This is extremely important in understanding the implications of the letters, particularly since some have tried to distance the Queen from her letters to Kerr on the basis that her private secretary wrote them, even suggesting this constitutes a royal form of “plausible deniability”. Any attempt to construct a “get out of gaol free” card for the Queen over the content of her own letters is completely unsustainable.
Political and constitutional implications
Many of the letters will be highly sensitive politically since we know from the Federal Court submissions they “address topics relating to the official duties and responsibilities of the governor-general”. The specific nature of those discussions will be one of the intriguing questions to answer when the letters are opened.
Did those topics include options and strategies relating to Kerr’s decisions, which the governor-general ought to have been discussing with the prime minister? Did they include a discussion of Kerr’s concern for his own position as governor-general, his fear that Whitlam might recall him — which is a decision for the prime minister alone to make and in which the Queen can play no part other than to act on that advice? And did they include a consideration of the putative power of the governor-general to dismiss the Government, which retained its majority in the House of Representatives and its confidence at all times, without warning?
Scattered references to the Palace letters in Kerr’s papers shed further light on what we can expect to find. The most significant of these is his reference to ‘Charteris’ advice to me on dismissal’. Kerr writes of having ‘the additional advantage’ of ‘the illuminating observations… sent to me by Sir Martin Charteris’, indicating the significant role the letters played in his deliberations about dismissing the Government and his eventual decision to do so.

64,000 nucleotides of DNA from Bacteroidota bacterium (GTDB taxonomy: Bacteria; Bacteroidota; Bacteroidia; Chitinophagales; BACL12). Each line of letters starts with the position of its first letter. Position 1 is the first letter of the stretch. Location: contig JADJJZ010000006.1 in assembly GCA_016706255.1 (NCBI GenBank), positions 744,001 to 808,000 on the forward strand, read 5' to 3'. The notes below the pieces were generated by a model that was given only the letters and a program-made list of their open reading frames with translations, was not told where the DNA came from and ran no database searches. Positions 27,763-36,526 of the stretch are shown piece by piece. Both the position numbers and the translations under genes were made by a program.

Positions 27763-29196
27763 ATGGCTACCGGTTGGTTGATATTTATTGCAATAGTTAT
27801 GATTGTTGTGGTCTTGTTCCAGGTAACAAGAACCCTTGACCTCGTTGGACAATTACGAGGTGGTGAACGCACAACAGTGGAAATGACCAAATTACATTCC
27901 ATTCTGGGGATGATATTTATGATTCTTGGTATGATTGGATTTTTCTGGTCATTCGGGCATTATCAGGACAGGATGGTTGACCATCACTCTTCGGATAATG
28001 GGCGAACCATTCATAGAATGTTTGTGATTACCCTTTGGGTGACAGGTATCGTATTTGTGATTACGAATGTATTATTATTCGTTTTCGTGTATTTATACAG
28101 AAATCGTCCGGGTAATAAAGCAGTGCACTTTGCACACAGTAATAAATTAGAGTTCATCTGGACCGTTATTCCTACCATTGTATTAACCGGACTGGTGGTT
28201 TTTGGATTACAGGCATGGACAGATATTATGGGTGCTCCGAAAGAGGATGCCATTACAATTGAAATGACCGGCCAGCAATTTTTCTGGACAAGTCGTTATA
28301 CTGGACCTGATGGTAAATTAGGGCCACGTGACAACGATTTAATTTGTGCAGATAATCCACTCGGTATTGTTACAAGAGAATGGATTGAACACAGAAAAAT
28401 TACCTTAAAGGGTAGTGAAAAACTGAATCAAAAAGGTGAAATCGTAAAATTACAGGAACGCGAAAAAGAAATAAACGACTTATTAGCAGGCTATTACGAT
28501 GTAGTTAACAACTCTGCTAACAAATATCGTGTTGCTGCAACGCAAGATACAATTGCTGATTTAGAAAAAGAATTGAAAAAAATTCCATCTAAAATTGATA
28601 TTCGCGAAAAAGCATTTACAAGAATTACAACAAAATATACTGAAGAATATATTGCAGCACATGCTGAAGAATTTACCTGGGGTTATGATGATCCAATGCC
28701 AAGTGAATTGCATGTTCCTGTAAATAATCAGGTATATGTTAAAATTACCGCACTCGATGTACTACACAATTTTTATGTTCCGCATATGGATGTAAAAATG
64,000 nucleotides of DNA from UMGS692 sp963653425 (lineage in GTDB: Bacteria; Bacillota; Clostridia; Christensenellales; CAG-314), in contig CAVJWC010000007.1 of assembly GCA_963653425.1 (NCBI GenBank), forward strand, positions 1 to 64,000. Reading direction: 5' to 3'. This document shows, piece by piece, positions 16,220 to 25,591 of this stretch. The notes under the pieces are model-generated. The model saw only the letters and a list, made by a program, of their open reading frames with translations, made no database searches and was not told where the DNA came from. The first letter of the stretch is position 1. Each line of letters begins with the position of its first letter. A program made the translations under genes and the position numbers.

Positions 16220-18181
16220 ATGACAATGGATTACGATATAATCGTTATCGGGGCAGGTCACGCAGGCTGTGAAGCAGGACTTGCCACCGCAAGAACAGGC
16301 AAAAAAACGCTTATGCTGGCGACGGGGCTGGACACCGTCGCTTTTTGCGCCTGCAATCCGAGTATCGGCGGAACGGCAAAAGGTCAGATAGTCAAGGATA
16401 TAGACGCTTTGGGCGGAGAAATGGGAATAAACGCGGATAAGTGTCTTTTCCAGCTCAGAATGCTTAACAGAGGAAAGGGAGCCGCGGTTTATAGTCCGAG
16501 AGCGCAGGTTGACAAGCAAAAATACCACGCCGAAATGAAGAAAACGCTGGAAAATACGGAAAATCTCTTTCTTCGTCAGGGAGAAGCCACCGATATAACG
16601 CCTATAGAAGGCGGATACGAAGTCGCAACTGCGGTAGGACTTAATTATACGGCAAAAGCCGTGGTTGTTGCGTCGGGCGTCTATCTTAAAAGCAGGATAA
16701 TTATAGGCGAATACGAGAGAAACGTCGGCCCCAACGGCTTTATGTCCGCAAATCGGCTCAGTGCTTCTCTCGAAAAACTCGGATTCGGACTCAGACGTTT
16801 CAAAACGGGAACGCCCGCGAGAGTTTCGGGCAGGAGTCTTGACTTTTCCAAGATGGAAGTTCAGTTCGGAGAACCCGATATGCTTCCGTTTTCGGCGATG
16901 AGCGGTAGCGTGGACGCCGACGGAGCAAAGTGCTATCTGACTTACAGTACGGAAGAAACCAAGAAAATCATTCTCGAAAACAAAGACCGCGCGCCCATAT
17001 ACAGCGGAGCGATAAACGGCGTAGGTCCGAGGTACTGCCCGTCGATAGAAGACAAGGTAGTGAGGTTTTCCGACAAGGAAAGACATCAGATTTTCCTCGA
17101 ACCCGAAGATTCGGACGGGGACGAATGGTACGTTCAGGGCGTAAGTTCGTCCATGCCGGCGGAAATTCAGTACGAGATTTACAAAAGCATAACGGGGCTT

Extracts from some of the Palace letters explicitly refer to the prospect of Whitlam’s Dismissal.
In September 1975, Kerr wrote:
‘...if I were at the height of the crisis contrary to his advice to decide to terminate his commission...’
And, on 6 November 1975:
‘...he [Whitlam] said that the only way in which an election for the house could occur would be if I dismissed him.’
Those particular letters, together with those written around key dates – the blocking of supply in the Senate, Executive Council meetings, Whitlam’s decision to call the half-Senate election, among others – will be a focal point for examining the letters.
The critical and defining context to assess the Palace letters is that while Kerr and the Queen were discussing these essentially political issues regarding the “events of the day” and the “official duties and responsibilities” of the governor-general, Kerr remained “silent” on these issues to the prime minister.
Worse, the Queen well knew that. Whether there was any response from the Queen about Kerr’s errant conception of his role as governor-general, his refusal to speak to or take the advice of the prime minister, will be of great interest.
Whatever the palace letters may reveal, the most important thing is that now we can know it. With that knowledge, the full history of the Dismissal of the Whitlam Government can finally be told.
Professor Jenny Hocking is Emeritus Professor at Monash University, Distinguished Whitlam Fellow at the Whitlam Institute at Western Sydney University and award-winning biographer of Gough Whitlam. Her latest book is 'The Dismissal Dossier: Everything You Were Never Meant to Know about November 1975 – The Palace Connection'. You can follow Professor Jenny Hocking on Twitter @palaceletters.